One of the marks of the Jews during this time was observation of the Sabbath. Ever since the days of Moses, the Israelite people were to respond to what God had done for them (the Exodus) by keeping the Ten Commandments. The third of these was “Remember the Sabbath day, to keep it holy (Exodus 20:1-17). The people were to do no work on the Sabbath. The Hebrew word for Sabbath means to stop. When the hostile enemies asked Nehemiah to stop building the wall around Jerusalem he said, “I am doing a great work and I cannot come down. Why should the work stop (Hebrew sabbath) while I leave it to come down to you? (Nehemiah 6:3).

In fact, that commandment went further back than the time of Moses. According to Genesis 1, God took six days to make the heavens and the earth and then stopped his work on the seventh day. “God didn’t show up at the office” as Walter Brueggemann puts it somewhere.

In the days when Nehemiah was governor, when the people bought and sold on the Sabbath he just shut them all down! (Nehemiah 13;15-22).

But the Sabbath should be a delight, as Isaiah 58:13 puts it.

An old Jewish story tells of a family where the father never missed attending synagogue on Friday evenings, even though he claimed that he didn’t believe in God. When his children asked him about this strange behavior he said, “My friend Garfinkel believes in God. In fact, he goes to synagogue every Friday evening to talk with God. I go to talk with Garfinkel.”

Gathering for worship, even for fellowship after worship, was part of the Oneg Shabbat, the Sabbath delight, as Isaiah 58:13 put it.

One of the American musician Duke Ellington’s most beautiful compositions is called “Come Sunday.” He originally wrote it for an opera, which told of the plight of the African American people in the south. They were overworked and underpaid. But they were allowed to gather and sing and worship each Sunday. The refrain of the song states “But Sunday, that’s the day I’m waiting for … ”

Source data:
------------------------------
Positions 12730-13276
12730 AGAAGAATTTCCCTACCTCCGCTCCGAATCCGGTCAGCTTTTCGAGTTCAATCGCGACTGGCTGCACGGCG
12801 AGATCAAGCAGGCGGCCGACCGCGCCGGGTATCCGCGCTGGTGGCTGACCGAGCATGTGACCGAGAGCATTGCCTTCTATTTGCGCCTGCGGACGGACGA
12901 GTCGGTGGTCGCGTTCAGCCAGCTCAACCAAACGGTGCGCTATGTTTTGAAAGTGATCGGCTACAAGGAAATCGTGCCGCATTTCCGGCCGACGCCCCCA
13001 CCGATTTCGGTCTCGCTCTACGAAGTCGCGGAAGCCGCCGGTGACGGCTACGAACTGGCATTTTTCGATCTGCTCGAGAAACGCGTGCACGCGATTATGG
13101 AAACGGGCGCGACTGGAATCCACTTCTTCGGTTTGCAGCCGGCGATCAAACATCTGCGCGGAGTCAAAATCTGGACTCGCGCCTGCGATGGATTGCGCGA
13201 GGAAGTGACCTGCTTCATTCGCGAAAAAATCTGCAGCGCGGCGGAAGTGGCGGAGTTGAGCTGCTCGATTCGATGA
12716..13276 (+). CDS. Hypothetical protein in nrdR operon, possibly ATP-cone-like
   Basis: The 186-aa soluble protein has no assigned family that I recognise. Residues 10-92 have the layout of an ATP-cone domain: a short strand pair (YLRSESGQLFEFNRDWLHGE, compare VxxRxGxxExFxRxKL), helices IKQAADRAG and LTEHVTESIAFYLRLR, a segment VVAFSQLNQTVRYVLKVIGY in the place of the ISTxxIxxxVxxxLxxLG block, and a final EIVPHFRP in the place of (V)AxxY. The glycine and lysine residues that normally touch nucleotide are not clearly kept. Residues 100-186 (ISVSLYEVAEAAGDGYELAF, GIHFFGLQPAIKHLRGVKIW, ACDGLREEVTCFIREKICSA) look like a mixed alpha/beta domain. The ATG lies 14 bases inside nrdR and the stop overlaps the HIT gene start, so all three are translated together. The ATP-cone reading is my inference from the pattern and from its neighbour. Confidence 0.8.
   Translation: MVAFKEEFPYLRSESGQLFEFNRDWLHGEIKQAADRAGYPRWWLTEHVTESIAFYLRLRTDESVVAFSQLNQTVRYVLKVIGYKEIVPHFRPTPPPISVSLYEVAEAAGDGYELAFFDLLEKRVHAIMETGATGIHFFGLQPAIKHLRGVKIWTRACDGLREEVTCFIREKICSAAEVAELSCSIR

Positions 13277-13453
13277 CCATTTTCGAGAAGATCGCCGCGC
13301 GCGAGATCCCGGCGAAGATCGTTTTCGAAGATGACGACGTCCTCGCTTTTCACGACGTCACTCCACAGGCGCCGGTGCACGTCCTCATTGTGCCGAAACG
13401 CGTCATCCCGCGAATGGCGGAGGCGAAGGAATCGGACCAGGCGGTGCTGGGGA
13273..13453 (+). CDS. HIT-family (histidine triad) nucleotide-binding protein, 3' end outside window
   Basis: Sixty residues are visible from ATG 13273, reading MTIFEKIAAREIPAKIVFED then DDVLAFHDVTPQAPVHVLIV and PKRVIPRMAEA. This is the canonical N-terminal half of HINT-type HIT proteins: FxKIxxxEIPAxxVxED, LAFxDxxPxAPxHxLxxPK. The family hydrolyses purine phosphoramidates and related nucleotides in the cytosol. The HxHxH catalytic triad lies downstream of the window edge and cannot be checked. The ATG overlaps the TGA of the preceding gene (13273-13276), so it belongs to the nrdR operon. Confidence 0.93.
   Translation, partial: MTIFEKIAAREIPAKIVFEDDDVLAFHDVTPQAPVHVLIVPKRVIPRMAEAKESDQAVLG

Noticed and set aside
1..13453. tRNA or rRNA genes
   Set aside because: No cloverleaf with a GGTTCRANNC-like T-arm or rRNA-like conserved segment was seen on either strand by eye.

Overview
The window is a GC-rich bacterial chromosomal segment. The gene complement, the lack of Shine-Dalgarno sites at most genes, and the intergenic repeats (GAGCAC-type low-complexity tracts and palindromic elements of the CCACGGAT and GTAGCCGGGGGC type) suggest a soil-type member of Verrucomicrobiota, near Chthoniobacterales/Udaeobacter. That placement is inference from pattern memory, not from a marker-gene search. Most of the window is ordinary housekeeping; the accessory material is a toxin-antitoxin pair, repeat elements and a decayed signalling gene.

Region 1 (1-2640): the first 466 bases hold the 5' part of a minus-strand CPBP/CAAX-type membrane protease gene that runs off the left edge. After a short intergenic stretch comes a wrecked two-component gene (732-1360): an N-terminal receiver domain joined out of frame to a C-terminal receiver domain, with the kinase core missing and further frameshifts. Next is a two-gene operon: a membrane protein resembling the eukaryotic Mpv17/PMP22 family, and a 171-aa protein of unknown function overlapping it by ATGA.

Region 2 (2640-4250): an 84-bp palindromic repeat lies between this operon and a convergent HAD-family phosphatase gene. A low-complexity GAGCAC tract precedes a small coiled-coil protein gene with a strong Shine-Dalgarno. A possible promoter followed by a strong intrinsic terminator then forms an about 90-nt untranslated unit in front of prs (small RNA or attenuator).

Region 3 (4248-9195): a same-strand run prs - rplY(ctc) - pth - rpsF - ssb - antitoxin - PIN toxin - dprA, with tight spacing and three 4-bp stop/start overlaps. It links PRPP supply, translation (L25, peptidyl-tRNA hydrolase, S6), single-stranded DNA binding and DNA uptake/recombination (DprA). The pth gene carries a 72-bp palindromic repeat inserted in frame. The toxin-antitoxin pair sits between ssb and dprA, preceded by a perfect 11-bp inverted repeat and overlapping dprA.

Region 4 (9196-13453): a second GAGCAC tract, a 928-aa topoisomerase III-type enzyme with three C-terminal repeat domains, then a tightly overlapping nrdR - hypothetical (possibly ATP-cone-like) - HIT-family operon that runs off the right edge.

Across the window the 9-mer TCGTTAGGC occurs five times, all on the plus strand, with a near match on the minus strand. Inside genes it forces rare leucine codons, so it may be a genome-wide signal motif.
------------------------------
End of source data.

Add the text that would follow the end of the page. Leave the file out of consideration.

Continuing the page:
How would the people of Judah, the Jews, survive after their temple and their capital city had been destroyed? Two things held them together. One was their holy day, the Sabbath. The other was their language, Hebrew. In the post-exilic period Nehemiah discovered that the Jews were not seeing to the Hebrew education of their children. He argued with them, cursed them, beat them and pulled out their hair (Nehemiah 13:23-25; a passage I customarily read to my beginning Hebrew students).

The sense of Sabbath for our time

The busy citizens of the 20th century and beyond have coined a word for a new malady: “workaholism.” A workaholic is a person who can’t stop (take a Sabbath from) working and can’t enjoy the delight of the Sabbath.

One of my teachers once said of his own busy life, “It was one of those nights when I was lying awake in my bed, baby-sitting the world.” He couldn’t trust God to watch over things for one night!

I once heard Rabbi Kushner say, “I’ve called on many people on their death beds — but have yet to hear one say, “I wish I’d spent more time on my business.” Such people missed the chance to experience the delight of stopping their work and of discovering the delight of worship, and of the Sabbath.